Elections

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Internal Political Realignment Targets Saudi Women Activists

On June 24, Saudi women will be allowed to operate their own cars, ending the ban on women driving and effecting a momentous change in the conservative kingdom.

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Kuwait’s Government Unlikely to Ease Austerity Despite Opposition Pressure

Since the opening of the Kuwaiti Parliament’s current session on December 19, 2017 opposition members of parliament have moved aggressively to stymie the government’s austerity agenda.

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The Gulf Arab Countries and the Kurdish Referendum

Kurdistan Regional Government (KRG) authorities in Iraq have reported a predictably huge “yes” vote, over 90 percent, in the nonbinding referendum on Kurdish independence that was held September 25.

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Gulf Countries May Find Encouragement on Iran in Confirmation Hearings

AGSIW scholars examine statements made by some of the president’s key Cabinet nominees during their confirmation hearings for clues to the new administration’s likely policies on the issues of most pressing interest to the Gulf Arab states.

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Oman’s Municipal Elections Reveal Frustration with Austerity Program

In countries where politics are opaque to outsiders, municipal elections provide an important glimpse into the minds of the population.

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Kuwait’s Snap Parliamentary Elections Bring Return of the Opposition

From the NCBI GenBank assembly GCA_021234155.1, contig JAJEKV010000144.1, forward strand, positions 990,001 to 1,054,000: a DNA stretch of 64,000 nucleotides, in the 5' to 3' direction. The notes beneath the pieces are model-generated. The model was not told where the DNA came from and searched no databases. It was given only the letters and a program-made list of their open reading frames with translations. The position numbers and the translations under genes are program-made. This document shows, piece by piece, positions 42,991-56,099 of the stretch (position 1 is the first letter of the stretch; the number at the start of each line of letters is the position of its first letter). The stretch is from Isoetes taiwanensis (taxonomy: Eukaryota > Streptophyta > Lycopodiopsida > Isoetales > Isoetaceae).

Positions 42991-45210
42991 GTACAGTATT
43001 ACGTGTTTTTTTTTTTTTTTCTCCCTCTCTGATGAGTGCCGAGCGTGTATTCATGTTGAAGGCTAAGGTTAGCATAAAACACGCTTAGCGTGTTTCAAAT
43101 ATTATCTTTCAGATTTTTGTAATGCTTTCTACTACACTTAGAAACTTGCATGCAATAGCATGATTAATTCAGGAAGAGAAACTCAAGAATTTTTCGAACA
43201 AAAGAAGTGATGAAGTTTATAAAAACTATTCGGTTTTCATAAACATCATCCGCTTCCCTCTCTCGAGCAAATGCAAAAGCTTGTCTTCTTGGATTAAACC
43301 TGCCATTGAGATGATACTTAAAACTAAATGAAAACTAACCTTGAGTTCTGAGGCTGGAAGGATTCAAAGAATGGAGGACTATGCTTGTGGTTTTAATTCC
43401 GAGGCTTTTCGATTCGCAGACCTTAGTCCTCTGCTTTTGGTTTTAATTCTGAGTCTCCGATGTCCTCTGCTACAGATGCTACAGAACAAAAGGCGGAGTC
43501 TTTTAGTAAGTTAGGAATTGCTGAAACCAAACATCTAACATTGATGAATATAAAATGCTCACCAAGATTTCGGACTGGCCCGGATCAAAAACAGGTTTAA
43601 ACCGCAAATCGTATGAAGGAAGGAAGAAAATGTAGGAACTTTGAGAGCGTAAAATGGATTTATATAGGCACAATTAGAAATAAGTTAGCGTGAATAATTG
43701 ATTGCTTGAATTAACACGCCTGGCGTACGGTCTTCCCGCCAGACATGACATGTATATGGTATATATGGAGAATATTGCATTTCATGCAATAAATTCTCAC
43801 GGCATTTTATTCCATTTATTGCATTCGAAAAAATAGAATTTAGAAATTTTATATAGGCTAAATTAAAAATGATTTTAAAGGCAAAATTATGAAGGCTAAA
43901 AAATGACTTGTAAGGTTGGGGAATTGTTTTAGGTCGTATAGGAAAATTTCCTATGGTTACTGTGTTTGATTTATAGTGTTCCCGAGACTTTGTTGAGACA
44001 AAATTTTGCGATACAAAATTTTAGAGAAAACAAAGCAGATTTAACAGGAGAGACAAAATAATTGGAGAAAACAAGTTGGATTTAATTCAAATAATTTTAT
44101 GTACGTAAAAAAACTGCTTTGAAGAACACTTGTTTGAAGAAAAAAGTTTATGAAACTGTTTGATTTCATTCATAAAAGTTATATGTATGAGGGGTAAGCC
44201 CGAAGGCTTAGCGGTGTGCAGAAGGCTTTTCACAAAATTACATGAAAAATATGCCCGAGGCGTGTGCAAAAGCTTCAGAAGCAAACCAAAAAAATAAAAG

On November 26, Kuwait held parliamentary elections, its fourth in just five years, in a vote that marked the return of the opposition after nearly four years of electoral boycotts.

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Why a Clinton Presidency Could be Good for the Gulf

In these pages last month, I outlined a number of reasons why the Gulf states should be cautiously optimistic about US foreign policy in a Hillary Clinton administration, given that the Democratic nominee is extremely likely to become the next president.

Erdogan Politically Wounded But Still Turkey’s Dominant Power

Opposition success in Turkey’s local elections is an unprecedented rebuke to President Recep Tayyip Erdogan. While his constitutional power and dominance of the judiciary remain intact, Erdogan is probably in his final term and will find domestic and foreign initiatives somewhat more complicated.

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Through its careful examination of the forces shaping the evolution of Gulf societies and the new generation of emerging leaders, AGSIW facilitates a richer understanding of the role the countries in this key geostrategic region can be expected to play in the 21st century.

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